Doubts arise about the weight loss effect of green coffee bean extract
Another Dr. Oz Show topic makes it to “The Whistle Blog” written by Diane Kress, RD CDE registered dietitian, certified diabetes educator, owner and director of her private practice. She also has over 30 years experience specializing in metabolic syndrome, pre diabetes, type 2 diabetes, and weight reduction.
Now, she writes about the much promoted dietary supplement - “miracle pill” or “magic pill” as called on the TV – green coffee been extract.
“Let’s talk reality about this amazing discovery,” Diane writes before explaining that green coffee beans are just coffee beans before they are roasted. She continues: “Green coffee beans are a very good source of chlorogenic acid, which is one of the most abundant polyphenols and antioxidants in the human diet. Major food sources include coffee, blueberries, grapes, apples, sunflower seeds, broccoli, spinach, lettuce, Chinese parsley, eggplant.”
Back in May, the DubaiChronicle.com wrote few articles about the freshly discovered weight loss powers of the green coffee bean extract. Many readers expresses serious interest and the topic still remains hot:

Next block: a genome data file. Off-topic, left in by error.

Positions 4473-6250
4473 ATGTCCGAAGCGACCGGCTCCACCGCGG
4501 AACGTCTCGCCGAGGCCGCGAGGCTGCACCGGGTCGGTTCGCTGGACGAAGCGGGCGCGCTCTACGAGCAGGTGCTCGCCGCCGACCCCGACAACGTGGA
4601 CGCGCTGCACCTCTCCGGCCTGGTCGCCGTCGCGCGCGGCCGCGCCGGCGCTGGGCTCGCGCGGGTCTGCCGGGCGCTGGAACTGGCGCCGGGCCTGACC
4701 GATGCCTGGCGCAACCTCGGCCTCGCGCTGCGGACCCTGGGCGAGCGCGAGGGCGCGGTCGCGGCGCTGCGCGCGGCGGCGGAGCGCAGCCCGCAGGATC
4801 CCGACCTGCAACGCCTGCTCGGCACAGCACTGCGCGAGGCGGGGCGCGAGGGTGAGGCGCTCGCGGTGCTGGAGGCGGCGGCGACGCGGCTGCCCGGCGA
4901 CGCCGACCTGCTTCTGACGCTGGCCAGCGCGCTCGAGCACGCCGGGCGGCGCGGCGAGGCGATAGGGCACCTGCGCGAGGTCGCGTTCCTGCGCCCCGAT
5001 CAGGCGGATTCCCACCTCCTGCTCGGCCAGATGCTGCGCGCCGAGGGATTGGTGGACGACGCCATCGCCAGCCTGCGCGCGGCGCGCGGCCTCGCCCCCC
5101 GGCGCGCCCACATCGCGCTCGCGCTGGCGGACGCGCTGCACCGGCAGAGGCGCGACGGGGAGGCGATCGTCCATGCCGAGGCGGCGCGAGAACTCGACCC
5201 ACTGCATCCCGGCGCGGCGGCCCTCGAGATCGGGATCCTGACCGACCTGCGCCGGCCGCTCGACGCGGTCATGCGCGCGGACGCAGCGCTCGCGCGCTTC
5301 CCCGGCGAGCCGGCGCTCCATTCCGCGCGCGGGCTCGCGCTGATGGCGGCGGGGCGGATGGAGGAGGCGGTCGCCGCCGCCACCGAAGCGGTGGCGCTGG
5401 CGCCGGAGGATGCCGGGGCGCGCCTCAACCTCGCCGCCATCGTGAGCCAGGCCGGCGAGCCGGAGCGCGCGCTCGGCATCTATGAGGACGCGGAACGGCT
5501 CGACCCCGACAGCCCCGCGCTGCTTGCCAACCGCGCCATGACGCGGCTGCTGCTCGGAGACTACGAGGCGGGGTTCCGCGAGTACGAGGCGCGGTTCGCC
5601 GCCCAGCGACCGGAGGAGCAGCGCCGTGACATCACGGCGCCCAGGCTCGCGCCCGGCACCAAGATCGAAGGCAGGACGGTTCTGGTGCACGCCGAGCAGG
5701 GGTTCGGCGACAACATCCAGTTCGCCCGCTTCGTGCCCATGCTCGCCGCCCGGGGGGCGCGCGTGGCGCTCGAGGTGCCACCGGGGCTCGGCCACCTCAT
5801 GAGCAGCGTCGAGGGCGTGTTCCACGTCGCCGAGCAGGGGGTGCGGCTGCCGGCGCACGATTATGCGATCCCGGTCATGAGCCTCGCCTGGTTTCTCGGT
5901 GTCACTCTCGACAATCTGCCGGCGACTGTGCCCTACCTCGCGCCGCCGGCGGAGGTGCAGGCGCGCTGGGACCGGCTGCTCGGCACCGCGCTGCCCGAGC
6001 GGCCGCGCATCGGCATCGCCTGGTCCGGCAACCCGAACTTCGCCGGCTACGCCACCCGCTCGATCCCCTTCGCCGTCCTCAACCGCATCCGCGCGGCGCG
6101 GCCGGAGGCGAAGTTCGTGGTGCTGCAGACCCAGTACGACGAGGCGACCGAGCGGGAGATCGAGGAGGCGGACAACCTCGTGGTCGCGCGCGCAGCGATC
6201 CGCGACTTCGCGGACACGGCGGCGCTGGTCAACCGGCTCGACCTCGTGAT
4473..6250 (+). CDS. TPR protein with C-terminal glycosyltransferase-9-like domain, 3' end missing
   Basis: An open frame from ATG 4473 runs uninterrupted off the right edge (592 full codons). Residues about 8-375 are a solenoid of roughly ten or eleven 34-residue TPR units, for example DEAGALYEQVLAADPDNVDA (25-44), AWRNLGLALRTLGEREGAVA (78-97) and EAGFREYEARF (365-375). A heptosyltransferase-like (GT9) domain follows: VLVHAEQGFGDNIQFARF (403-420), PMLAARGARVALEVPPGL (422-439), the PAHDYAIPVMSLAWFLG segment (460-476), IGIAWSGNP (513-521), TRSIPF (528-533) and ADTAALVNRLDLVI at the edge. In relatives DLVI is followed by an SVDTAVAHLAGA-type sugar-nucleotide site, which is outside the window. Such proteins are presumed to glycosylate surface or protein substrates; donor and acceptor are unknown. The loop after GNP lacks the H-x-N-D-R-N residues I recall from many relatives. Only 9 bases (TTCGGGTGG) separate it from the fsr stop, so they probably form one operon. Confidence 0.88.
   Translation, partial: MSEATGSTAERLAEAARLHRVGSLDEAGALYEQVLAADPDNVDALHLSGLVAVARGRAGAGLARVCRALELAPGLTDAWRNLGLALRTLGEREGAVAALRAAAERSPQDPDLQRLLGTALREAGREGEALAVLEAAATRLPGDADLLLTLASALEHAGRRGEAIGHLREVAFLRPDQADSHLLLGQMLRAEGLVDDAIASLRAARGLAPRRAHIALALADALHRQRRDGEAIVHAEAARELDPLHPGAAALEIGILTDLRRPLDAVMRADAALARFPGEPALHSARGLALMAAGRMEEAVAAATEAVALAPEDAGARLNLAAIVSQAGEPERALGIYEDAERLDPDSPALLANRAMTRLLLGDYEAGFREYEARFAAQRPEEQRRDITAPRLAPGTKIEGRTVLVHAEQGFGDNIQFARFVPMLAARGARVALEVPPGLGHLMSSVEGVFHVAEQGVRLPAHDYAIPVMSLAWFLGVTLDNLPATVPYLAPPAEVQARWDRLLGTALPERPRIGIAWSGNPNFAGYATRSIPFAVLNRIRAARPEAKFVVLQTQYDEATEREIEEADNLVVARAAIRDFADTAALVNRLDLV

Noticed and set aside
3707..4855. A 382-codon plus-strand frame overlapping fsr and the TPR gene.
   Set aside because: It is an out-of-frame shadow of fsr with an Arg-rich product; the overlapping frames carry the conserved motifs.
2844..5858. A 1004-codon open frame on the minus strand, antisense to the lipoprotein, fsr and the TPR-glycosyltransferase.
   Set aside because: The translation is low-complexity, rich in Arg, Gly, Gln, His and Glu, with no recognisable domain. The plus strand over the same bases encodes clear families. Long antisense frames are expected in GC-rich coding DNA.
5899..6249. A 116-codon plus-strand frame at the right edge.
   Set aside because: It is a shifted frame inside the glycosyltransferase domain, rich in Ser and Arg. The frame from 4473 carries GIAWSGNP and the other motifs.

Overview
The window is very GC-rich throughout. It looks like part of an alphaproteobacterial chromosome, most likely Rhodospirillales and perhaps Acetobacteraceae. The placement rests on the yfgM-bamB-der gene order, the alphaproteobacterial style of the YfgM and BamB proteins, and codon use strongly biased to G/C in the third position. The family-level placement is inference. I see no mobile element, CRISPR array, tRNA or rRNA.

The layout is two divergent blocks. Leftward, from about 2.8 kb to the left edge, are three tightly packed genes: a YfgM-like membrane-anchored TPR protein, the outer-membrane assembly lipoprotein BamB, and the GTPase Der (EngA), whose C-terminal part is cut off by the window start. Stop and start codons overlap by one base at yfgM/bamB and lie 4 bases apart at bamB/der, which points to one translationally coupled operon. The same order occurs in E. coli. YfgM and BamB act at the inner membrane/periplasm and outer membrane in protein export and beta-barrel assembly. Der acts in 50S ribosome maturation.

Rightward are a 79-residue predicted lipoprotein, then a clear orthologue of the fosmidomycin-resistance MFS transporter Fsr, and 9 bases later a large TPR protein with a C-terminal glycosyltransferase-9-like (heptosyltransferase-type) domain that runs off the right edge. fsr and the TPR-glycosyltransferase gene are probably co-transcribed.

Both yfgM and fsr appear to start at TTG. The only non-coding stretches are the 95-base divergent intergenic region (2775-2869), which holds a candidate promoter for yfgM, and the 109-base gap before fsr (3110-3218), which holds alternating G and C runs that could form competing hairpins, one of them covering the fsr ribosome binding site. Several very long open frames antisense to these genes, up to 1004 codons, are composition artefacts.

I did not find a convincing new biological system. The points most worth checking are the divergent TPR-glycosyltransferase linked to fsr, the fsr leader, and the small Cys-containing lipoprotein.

- Green Coffee Bean: An effective weapon against obesity
- Green coffee bean extract price increase, speculations
- Is the research on green coffee bean sufficient to guarantee results?
However, Diane Kress now brings up a new detail, which was unknown until this moment: “The “Staggering Study” about the green coffee bean extract was funded by Applied Food Sciences, which makes the green coffee antioxidant supplement.”
Then the dietitian goes on on questioning the length and the subjects of the research, quoting the head of the study, only to conclude:
“There does not appear to be any strong evidence that taking green coffee bean extract. Dr. Oz’s guest recommends 800mg twice a day (nice income for Applied Food Sciences, the company who funded this study). I’ve read that caution should be used in consuming green coffee bean extracts as they may contain high levels of caffeine as well.
I’ve also read some information about a 2006 study in which green coffee bean extract in a very low dose (140 mg) administered to hypertensive subjects resulted in a significant reduction in both systolic and diastolic blood pressure levels, without any observed side effects. Dr. Oz’s guest presenter recommended 1600mg/day.
When the dust settles and all is said and done, green coffee extract may be a great antioxidant like the antioxidants in many other fruits and vegetables. Does there appear to be any reason to start using it regularly at this point? No.”